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Communicating Prognosis at Diagnosis and Relapse or Progression

  • Brittani K. Seynnaeve
  • Scott H. MaurerEmail author
  • Robert M. Arnold
Chapter

Abstract

Communication is the most common procedure in medicine and is a vital component of care in pediatric oncology. A significant body of evidence exists that can guide the conversations between pediatric oncology clinicians and patients and their families. Unique to the field of pediatrics in general is the triangular relationship that exists between the physician, the patient, and the patient’s parents, which requires special consideration when discussing communication. It must be recognized that although substantial data underpin the beneficial impact of clear, compassionate, and honest communication to both parents and in an age-appropriate manner, to children, these conversations are not easy. We cannot diminish the emotions that permeate conversations surrounding poor prognosis or relapse of disease; but this chapter serves to guide discussions with a goal to improve care of patients and their families. While the majority of evidence for honest communication comes from studies in adults, here we will review relevant data as it relates to pediatric oncology followed by how to apply this in pediatric oncology practice.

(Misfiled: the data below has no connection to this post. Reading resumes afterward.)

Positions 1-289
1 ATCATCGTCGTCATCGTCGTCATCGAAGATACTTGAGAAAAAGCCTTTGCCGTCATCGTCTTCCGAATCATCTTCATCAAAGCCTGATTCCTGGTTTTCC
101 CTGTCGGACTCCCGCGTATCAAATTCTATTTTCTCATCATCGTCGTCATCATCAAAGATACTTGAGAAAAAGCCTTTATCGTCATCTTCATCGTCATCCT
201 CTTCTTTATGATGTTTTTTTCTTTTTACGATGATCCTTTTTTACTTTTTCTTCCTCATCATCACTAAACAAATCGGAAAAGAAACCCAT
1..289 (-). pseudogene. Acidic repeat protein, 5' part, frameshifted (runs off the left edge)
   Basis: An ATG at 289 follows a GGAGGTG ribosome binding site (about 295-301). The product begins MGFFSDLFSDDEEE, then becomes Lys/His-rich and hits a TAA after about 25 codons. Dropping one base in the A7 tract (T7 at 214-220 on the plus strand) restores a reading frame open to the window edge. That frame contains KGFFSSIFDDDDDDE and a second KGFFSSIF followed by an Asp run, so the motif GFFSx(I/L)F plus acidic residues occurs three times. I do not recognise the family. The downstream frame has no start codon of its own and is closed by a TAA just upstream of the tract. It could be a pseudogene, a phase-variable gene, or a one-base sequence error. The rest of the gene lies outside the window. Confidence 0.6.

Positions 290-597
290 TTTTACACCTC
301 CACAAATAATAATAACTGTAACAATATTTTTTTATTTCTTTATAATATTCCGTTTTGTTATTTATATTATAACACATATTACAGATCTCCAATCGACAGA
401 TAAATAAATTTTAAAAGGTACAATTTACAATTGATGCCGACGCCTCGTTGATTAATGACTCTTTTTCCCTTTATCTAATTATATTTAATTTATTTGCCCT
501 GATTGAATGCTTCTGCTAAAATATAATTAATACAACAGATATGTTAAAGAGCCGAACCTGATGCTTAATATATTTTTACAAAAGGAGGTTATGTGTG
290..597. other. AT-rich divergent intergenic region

Keywords

Communicating prognosis Honest communication Breaking bad news Prognostic information Children Advanced cancer Decision making End-of-life care 

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Copyright information

© Springer Nature Switzerland AG 2020

Authors and Affiliations

  • Brittani K. Seynnaeve
    • 1
    • 2
  • Scott H. Maurer
    • 2
    • 3
    Email author
  • Robert M. Arnold
    • 2
    • 4
  1. 1.Pediatric Melanoma Program, Division of Pediatric Hematology/Oncology, UPMC Children’s Hospital of PittsburghPittsburghUSA
  2. 2.University of Pittsburgh School of MedicinePittsburghUSA
  3. 3.Division of Palliative Medicine and Supportive Care, Division of Pediatric Hematology/OncologyUPMC Children’s Hospital of PittsburghPittsburghUSA
  4. 4.Section of Palliative Care and Medical Ethics, Division of General Internal MedicinePittsburghUSA

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